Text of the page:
Abdominal pain in early pregnancy is predominant with both of these conditions, but it is often confused with lower back pain.
If you’re experiencing cramping and lower back pain in early pregnancy that will not let up, increase in intensity, or occur at regular, close intervals like contractions, call your OB or midwife.
Also contact your doctor if your stomach pain is accompanied by bleeding or spotting, especially heavy bleeding with bright red blood.
It’s easier said than done, we know, but try not to worry too much until you talk to your healthcare provider. Always call your doctor if your cramping and lower back pain are accompanied by other symptoms, especially vaginal bleeding or passing tissue.
But feel free to contact them anytime you’re concerned. That’s what they’re there for!
What are the Best Options for Pregnancy Back Pain Relief?
Once you’ve determined that a critical problem is not causing your cramping and lower back pain in early pregnancy, the fun part begins–trying to figure out how to find pregnancy back pain relief!
A sad reality of pregnancy is that cramping and lower back pain can continue throughout the entire pregnancy.
This means looking for ways to alleviate the problem since many medications are not recommended during pregnancy.
Talk to your doctor about relief methods that are safe for you. Here are some that the mothers in our community have found to be the most effective for pregnancy back pain relief.
(1) Getting the Right Pregnancy and Maternity Essentials
(2) Take a Bath
Growing up, I always heard old wives’ tales about how baths were a big no-no during pregnancy.
Well, no disrespect to those wives, but I’m sticking with science on this one, and science says they’re fine (as long as the water’s not too hot!). While hot tubs are a no no due to risk of dangerously increased body temperature, the American Pregnancy Association says that baths that are not “uncomfortable” or “scalding” are a-okay.
Not only can taking a bath be an excellent treatment for pregnancy stress, but it can also help with any aches and pains you might be experiencing.
Cold and hot massage techniques can also provide the same sorts of benefits that baths do for pain.
(2) Sleep On Your Side
Sleeping on your side and supporting your belly in bed are great ways to decrease the amount of cramping and lower back pain you’re experiencing.
(3) Consider Acupuncture of Chiropractic Treatment
If you’re really struggling to stay comfortable during pregnancy, it might be time to call in the professionals.
Chiropractors and acupuncturists have been known to help treat lower back pain during pregnancy, but make sure you clear these methods of low back pain treatment with your doctor. Never seek these treatments without the prior approval of your healthcare provider.
Dealing with the Stress of Cramping and Lower Back Pain in Early Pregnancy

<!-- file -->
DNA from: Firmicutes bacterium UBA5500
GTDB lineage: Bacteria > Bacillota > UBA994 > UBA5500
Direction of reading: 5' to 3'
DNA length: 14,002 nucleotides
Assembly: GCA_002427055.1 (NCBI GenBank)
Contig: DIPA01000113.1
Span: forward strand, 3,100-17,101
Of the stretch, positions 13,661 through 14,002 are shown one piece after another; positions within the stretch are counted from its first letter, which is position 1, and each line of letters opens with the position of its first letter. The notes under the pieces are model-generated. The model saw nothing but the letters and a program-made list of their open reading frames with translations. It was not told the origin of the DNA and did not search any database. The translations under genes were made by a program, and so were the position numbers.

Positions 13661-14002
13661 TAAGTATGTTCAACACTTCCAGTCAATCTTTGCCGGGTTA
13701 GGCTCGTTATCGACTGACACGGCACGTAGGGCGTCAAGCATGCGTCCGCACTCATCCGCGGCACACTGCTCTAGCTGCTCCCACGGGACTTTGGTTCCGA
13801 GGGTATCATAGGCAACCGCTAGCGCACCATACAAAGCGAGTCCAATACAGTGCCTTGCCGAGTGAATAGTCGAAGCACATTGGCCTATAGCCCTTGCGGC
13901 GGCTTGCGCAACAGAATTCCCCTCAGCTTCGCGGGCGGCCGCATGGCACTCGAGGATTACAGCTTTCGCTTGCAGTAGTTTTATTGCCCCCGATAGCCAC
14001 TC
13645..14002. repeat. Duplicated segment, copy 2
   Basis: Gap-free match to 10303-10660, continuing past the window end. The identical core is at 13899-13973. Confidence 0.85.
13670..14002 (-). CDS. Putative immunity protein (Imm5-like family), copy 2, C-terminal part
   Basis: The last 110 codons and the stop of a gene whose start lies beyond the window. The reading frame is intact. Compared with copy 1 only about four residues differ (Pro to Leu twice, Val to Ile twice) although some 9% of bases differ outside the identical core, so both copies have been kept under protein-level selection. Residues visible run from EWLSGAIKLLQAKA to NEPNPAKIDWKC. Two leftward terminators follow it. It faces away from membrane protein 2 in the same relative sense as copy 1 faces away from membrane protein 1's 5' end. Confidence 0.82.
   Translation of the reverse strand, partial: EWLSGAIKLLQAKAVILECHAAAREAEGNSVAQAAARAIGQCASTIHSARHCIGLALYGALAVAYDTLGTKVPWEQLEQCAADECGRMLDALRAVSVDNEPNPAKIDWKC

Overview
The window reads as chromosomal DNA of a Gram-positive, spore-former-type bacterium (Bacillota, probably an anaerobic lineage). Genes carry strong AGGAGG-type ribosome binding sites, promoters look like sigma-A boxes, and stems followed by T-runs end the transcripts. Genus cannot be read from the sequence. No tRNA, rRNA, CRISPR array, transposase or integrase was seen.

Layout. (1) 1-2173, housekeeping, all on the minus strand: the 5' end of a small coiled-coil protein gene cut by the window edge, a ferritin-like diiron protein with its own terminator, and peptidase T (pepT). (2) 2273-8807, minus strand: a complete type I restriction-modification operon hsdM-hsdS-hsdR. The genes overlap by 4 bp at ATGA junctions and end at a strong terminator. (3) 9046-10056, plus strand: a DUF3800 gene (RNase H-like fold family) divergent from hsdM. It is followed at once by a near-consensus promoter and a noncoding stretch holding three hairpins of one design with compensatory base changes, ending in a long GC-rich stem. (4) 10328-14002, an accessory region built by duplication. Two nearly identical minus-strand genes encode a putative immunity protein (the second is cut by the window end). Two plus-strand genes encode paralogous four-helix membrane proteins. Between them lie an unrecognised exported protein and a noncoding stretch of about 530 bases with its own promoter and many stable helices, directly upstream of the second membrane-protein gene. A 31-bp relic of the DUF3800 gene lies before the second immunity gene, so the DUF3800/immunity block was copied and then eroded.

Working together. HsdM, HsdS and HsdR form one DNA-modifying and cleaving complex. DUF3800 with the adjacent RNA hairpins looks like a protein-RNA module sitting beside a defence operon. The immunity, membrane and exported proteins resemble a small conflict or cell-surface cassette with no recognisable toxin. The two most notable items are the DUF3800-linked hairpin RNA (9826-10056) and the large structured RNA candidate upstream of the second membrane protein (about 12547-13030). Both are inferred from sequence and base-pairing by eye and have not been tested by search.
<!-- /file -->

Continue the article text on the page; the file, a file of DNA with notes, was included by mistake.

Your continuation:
When many women find out they’re expecting a baby, the joy is something tremendous to behold. The fear of losing that baby, however, is another beast entirely.
Trying to deal with cramping and lower back pain in early pregnancy can be stressful. While it’s easy to tell yourself there’s nothing to worry about, the constant fear of miscarriage or ectopic pregnancy can lead to extreme stress and anxiety.
During my own pregnancy, for example, I struggled endlessly with round ligament pains.
While I’d spoken to my doctor about them and was calmed by their lack of concern, every time I experienced a pain that was worse or different from the others, the panic would settle back into my mind.
I began searching for ways to deal with the stress of cramping and lower back pain in early pregnancy.
Here were some of the options I landed on:
- I began taking walks for extra exercise and to keep my body moving.
- I reduced the number of “extra” responsibilities I had to allow more time for lounging around and relaxing.
- I read all of the important “What to Expect” pregnancy books, so I would have a better grasp of what was going on with my body.
- I started doing daily meditations and gentle pregnancy yoga.
Don’t Let Cramps and Back Pain Ruin Your Pregnancy Experience
We understand that cramping and lower back pain in early pregnancy can be confusing, painful, and stressful. Despite this, however, it is important not to let those symptoms ruin the incredible experience you’re in the middle of.
While it’s easy to get overwhelmed by what’s happening with your body, the end result is really something to marvel at.
If you’ve experienced cramping and lower back pain during pregnancy, what types of pregnancy back pain relief did you use?
Kristen Bergeron is a freelance writer from Florida. In addition to writing, she is a wife, mother of two beautiful girls, Hadley and Scarlett, and a part-time photographer. After overcoming infertility and having two successful IVF cycles, she’s made it a personal goal to help educate men and women on the realities of fertility struggles. She is passionate about supporting fellow women who are trying to navigate the complicated world of conception, pregnancy, and learning to be the best mothers we can be.